ENTIRE animal. Yup, that’s right. Right after the tenderloin, the known ruler of beef, sits our lowly, straight from the chuck, Flat Iron.

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That blank stare I previously mentioned.

This cut was first introduced in 2002 and didn’t gain much notoriety until 2008. Even still, it’s a cut which is often impersonated (meaning it’s not cut the proper way) or simply isn’t even known but things are looking up! The Flat Iron, also known as the Top Blade steak, is cut from deep inside the shoulder muscle (aka the chuck), and was used as roasts or ground beef. If you’re a beef nerd, similar to myself, and want to know how to cut this thing at home, check out this video.

This area of the animal is flavorful and juicy, but it had a flaw. A big ol’ piece of connective tissue running straight through the middle. By realizing the simple removal of the connective tissues created two pieces of beef which encompassed the great attributes offered in this area of the animal which offering an easier eating experience, we ended up with another delicious cut of beef which can be afforded by an average family.

ojitoHow do you cook this thing? One of my most favorite recipes is the Cowboy Coffee Rub . First of all, it’s easy. And quick. Bonus, you get a slight caffeine rush, depending on what sort of coffee you use, after eating so you are ready to do those dishes! Often times, I will have leftovers so I save it for lunch and put it on a bed of greens for lunch the next day.

There are MANY ways to cook this delicious piece of beef so be sure to check out more recipes on Beef. It’s What’s for Dinner. Trust me, once you try this cut, it’ll be hard for you to cook anything else!

Teaching the Teacher

Every summer, the Arizona Beef Council along with agriculture groups and the University of Arizona plan and execute the Summer Agriculture Institute (SAI) program, a five-day tour designed to teach K-12 teachers about food and fiber production and help them incorporate that knowledge into their classroom curriculum. SAI combines hands-on learning about agriculture with practical curriculum development. In fact, today marks the final day for the 2016 program and although survey results aren’t in yet, we think it was another successful year.

Each year the program focuses on a certain part of the state with this year’s focus being central and northern Arizona with many stops scheduled to cover all aspects of Arizona agriculture. We are excited to note many stages in the beef lifecycle were covered this year, giving teachers a better understanding of how cattle are raised in Arizona.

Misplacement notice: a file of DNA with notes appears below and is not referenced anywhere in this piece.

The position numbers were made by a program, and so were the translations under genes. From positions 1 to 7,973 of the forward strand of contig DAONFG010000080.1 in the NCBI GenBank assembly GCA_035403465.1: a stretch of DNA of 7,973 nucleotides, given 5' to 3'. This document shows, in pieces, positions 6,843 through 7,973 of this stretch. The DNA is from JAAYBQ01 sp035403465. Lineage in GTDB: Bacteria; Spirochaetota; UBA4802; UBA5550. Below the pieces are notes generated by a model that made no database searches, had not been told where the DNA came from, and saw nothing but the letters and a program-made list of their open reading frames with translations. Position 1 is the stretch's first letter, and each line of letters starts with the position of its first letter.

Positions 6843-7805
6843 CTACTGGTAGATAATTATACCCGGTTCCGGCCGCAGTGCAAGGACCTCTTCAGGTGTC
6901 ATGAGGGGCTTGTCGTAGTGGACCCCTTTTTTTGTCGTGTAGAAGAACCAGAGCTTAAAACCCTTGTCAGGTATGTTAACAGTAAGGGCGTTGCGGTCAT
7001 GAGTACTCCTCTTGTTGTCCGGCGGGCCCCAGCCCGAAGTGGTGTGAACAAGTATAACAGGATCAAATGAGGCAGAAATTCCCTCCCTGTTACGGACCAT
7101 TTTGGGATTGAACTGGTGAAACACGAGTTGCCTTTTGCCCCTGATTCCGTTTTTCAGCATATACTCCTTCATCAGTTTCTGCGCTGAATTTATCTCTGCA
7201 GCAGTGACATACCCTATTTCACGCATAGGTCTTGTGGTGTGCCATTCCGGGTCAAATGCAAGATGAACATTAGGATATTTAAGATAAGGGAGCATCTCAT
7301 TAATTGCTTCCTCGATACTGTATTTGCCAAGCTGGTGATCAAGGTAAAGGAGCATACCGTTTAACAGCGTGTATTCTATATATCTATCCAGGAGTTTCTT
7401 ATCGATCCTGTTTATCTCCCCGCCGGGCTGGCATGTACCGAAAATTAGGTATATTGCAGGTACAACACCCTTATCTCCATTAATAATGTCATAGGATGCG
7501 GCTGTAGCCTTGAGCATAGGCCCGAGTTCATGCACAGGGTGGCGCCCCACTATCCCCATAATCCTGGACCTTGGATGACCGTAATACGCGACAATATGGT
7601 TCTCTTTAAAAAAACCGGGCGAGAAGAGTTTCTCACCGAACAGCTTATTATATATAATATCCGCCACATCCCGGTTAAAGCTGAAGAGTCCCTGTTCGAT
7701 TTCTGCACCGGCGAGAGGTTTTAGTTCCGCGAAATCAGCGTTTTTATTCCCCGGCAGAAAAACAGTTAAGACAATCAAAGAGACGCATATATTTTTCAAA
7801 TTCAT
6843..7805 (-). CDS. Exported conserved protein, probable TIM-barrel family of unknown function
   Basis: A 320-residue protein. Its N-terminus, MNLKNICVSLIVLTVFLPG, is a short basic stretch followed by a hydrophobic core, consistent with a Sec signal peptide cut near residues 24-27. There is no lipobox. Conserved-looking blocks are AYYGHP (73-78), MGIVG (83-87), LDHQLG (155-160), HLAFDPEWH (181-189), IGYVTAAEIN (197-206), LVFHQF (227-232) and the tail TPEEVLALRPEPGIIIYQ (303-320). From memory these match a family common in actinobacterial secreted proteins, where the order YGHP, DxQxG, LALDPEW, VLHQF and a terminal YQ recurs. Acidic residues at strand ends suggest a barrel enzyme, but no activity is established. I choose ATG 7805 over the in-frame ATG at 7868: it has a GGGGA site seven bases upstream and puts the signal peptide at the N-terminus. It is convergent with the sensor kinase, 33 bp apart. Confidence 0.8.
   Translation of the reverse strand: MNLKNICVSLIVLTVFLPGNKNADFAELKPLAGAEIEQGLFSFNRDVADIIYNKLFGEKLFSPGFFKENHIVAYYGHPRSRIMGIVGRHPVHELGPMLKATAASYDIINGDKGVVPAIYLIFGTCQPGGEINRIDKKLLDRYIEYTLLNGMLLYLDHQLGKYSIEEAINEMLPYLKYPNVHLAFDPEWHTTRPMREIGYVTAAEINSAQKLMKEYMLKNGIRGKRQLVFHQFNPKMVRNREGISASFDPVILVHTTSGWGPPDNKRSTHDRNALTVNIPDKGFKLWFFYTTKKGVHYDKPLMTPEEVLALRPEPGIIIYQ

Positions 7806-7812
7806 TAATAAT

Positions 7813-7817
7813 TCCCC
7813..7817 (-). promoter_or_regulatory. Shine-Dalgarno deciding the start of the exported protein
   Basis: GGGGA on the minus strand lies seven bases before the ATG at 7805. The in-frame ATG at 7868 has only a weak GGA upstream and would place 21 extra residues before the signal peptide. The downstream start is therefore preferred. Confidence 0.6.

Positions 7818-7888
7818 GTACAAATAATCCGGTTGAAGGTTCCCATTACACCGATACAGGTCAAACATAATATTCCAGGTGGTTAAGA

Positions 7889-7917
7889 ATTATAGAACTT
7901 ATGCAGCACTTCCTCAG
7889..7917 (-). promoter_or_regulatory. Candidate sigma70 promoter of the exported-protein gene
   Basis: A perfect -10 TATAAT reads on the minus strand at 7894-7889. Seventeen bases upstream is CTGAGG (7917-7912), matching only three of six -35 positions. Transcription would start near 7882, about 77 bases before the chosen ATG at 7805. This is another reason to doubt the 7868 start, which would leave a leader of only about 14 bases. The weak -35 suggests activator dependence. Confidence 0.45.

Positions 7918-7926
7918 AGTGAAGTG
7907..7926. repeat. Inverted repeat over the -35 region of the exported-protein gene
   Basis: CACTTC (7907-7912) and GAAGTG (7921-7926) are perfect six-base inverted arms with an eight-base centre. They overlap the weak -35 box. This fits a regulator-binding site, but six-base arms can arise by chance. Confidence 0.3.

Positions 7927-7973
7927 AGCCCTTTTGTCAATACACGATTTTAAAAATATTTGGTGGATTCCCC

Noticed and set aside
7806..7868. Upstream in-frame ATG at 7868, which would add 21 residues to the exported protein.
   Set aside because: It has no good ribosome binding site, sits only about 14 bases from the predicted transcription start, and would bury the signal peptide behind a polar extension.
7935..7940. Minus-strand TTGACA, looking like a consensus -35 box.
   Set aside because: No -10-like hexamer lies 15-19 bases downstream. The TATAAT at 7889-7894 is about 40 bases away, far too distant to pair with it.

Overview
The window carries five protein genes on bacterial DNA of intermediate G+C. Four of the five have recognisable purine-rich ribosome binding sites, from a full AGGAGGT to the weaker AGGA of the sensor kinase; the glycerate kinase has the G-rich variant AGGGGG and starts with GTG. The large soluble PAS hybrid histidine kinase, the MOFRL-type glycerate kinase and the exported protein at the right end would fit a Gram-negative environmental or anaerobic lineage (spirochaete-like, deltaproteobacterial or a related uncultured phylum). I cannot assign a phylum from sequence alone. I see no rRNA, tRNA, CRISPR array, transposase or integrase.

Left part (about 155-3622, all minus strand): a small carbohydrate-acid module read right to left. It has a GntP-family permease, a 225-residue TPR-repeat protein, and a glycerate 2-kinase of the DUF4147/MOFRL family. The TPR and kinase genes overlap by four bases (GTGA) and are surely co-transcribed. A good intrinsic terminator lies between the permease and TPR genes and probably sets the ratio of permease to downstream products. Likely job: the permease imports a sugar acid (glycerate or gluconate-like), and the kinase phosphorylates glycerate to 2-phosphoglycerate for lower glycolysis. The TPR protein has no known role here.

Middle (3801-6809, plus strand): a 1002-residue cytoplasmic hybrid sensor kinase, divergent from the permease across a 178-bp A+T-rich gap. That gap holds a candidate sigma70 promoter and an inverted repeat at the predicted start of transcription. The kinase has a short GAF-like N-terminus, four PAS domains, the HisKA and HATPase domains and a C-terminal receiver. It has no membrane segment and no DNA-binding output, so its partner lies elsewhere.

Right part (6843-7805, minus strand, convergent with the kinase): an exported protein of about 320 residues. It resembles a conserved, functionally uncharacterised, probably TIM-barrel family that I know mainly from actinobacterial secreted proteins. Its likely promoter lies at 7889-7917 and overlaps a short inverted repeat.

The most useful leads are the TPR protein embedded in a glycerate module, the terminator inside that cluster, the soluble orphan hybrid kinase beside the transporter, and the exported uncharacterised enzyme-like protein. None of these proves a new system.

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The picturesque setting of Groseta Ranches was amplified by Andy and Mary Beth Groseta’s passion for the land, their cattle, and the consumers who purchase their beef. Andy shared many amazing facts with the teachers such as Arizona ranchers raise enough beef to feed every person in our state. Arizona has a population of 6.8 million.

Groseta Ranches, a beautiful ranch in Cottonwood, Arizona working on its fifth generation of ranchers, was the first cattle stop of the week. The teachers heard from Andy Groseta about how the ranch works (For more info on cow-calf ranches, click here) and then covered the many issues they face. A delicious Fiesta Beef Salad lunch along with many yummy desserts was also provided by the Yavapai Cowbelles and Andy’s wife, Mary Beth.

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Paul Heiden took teachers around his family’s feedlot showing all aspects including the steam chest which flakes corn and other ingredients which are used in the mixture fed to his cattle.

The next stage in the beef lifecycle was demonstrated at Heiden Land and Cattle, a family farm which has been operated by the Heiden’s for 60 plus years, led by Paul Heiden. This is the stage after cattle have reached a certain weight and arrive at the feed yard to put on weight while maintaining their health. Many steps go into ensuring the safety and health of the cattle at the feed yard including the utilization of veterinarians to advise on proper health care along with a cattle nutritionist who studies the feed products available and determines which combination will be the healthiest for the animals. This stage of the beef cattle lifecycle is important to the marbling and quality of the beef at your grocery store.